We remain concerned that too often schools and programs are selected in the belief that residential school or program can "fix" a kid without regard to what happens before, during (back home with the family), and after.  Parents frequently look to residential treatment to change their son or daughter in a vacuum; schools and programs play on that erroneous belief in order to sell their services;  referring professionals too often further encouraging that by using the totally inappropriate "school search" model rather than advising on the larger context of what needs to happen if a residential treatment or a special school is to be a good investment. 

Most important to include when excellent case management is applied to develop the best continuity of care, we will see much better developed family services before during and after any residential stay. We will also see vastly increased use of transitional services

We are encouraged by the increasing clinical knowledge of referring professionals, including but not limited to educational consultants, but we have a distance to go.  We await further developments. 

        We call upon parents, providers of service, and referring professionals to act upon the reality that residential programs do not "fix" kids by themselves, although they frequently have a healing effect surrounded by a larger system of change.  We reject both the "school search" model of referral and the "We'll fix you" model of school / program salesmanship. This needs to be replaced by a Continuity of Care / Case Management model.  See also Guidelines for Referral Sources.

        We call upon all providers of services including schools, programs, educational consultants, and other referral sources make every realistic attempt to serve their clients through utilization of the best principles of continuity of care.

         We call on all providers to maximize use of family intervention and high quality transition and aftercare services, cutting down on need for long term highly structured resources.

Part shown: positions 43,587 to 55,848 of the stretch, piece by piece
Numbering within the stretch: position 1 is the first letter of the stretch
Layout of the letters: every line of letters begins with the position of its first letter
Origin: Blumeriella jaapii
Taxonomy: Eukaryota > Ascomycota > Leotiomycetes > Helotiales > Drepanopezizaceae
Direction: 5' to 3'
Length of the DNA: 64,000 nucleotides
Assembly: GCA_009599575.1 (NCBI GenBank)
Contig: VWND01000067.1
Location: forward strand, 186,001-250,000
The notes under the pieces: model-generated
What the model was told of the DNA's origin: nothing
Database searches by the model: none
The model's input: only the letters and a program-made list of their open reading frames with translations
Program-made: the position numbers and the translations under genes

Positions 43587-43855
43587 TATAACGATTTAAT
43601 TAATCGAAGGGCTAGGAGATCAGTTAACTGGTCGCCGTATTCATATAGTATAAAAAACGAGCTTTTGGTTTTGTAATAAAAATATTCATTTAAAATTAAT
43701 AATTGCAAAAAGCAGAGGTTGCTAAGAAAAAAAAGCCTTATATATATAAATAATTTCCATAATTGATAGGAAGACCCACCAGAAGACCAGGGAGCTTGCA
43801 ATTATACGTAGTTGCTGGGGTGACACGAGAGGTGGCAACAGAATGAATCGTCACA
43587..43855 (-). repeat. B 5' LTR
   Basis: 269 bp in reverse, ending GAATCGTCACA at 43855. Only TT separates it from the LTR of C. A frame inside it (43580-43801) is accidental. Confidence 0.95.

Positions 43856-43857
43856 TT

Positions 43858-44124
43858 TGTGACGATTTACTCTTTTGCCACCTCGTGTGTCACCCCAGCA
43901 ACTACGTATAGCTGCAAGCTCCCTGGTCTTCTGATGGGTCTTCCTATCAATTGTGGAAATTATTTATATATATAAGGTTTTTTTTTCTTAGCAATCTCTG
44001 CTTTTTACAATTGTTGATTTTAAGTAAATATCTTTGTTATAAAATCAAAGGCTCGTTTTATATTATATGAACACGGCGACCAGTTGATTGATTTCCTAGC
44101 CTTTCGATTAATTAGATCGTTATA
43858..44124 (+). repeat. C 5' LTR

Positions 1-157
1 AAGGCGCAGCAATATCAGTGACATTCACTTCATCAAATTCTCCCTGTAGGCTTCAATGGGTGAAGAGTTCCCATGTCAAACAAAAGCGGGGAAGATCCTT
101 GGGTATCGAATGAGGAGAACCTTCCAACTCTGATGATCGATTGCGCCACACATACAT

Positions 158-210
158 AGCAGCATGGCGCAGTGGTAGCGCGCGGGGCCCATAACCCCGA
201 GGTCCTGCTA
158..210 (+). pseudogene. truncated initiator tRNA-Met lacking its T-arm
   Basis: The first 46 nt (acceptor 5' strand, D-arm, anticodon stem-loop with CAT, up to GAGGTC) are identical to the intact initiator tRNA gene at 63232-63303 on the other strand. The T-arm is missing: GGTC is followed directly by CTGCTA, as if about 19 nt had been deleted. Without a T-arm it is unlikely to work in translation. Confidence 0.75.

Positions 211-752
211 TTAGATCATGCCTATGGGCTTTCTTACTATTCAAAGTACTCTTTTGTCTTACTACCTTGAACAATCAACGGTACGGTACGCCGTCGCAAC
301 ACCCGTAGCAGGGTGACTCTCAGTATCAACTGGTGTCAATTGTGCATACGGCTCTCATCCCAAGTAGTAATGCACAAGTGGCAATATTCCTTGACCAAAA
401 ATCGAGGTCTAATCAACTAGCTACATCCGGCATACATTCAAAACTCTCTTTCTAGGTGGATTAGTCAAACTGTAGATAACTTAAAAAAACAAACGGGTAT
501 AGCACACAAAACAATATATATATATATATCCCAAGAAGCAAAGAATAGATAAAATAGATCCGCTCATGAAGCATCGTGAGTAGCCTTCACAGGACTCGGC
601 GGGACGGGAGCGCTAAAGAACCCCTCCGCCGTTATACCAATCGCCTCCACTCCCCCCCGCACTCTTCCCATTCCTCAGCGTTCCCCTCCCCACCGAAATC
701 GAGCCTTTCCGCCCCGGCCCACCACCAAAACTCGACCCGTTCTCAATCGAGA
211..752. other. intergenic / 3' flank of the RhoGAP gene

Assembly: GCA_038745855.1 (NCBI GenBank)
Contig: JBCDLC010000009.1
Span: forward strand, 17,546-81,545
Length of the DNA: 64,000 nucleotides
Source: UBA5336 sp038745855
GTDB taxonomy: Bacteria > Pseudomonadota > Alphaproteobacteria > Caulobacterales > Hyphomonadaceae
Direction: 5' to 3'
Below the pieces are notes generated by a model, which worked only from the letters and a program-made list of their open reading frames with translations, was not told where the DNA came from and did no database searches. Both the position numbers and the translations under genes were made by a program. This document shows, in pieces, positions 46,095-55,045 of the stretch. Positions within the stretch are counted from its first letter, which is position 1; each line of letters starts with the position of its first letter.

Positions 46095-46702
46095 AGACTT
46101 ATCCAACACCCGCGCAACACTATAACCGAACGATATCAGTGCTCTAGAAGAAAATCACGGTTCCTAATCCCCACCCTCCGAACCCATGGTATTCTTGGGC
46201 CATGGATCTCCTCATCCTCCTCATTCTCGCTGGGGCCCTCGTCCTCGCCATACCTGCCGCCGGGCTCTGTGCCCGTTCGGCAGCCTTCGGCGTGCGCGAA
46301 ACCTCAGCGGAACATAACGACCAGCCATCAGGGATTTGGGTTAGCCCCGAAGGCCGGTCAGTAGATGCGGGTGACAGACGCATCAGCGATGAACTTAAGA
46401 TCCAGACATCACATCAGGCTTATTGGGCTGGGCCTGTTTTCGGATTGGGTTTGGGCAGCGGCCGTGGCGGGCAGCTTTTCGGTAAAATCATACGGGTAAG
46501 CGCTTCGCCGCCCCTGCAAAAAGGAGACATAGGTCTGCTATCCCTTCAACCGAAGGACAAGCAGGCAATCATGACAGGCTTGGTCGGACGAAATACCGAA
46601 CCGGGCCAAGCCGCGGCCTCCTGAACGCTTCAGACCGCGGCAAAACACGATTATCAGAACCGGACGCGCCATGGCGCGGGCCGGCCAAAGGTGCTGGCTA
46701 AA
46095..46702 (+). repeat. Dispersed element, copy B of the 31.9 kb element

For students likely to transition to college and/or conventional boarding school after structured treatment or therapeutic schools, advocate for proper and adequate transition and support services in those venues. 

Feedback is invited. We will publish selected feedback.  Email:  FamilyLightResponse@yahoo.com

Disclaimer: No  program review, no matter how positive, is a blanket endorsement. No criticism is a blanket condemnation.  When we express our level of confidence in a school or program, that is our subjective opinion with which others might reasonably disagree.  When we assert something as fact, we have done our best to be accurate, but we cannot guarantee that all of our information is accurate and up to date. When we address compliance with our guidelines, you need to remember that these are only OUR guidelines -- not guidelines from an official source.  We have also set the bar very high, and do not expect any school or program to be in total compliance.  It is not appropriate to draw a conclusion of impropriety (or even failure to live up to conventional wisdom) from our lack of confidence in a school or program or from less than perfect conformity to our guidelines.  Some will say we expect too much. RReaders are responsible for verifying accuracy of information supplied here prior to acting upon it. We are not responsible for inaccuracies.

Last updated March 26, 2009; minor edit April 25, 2009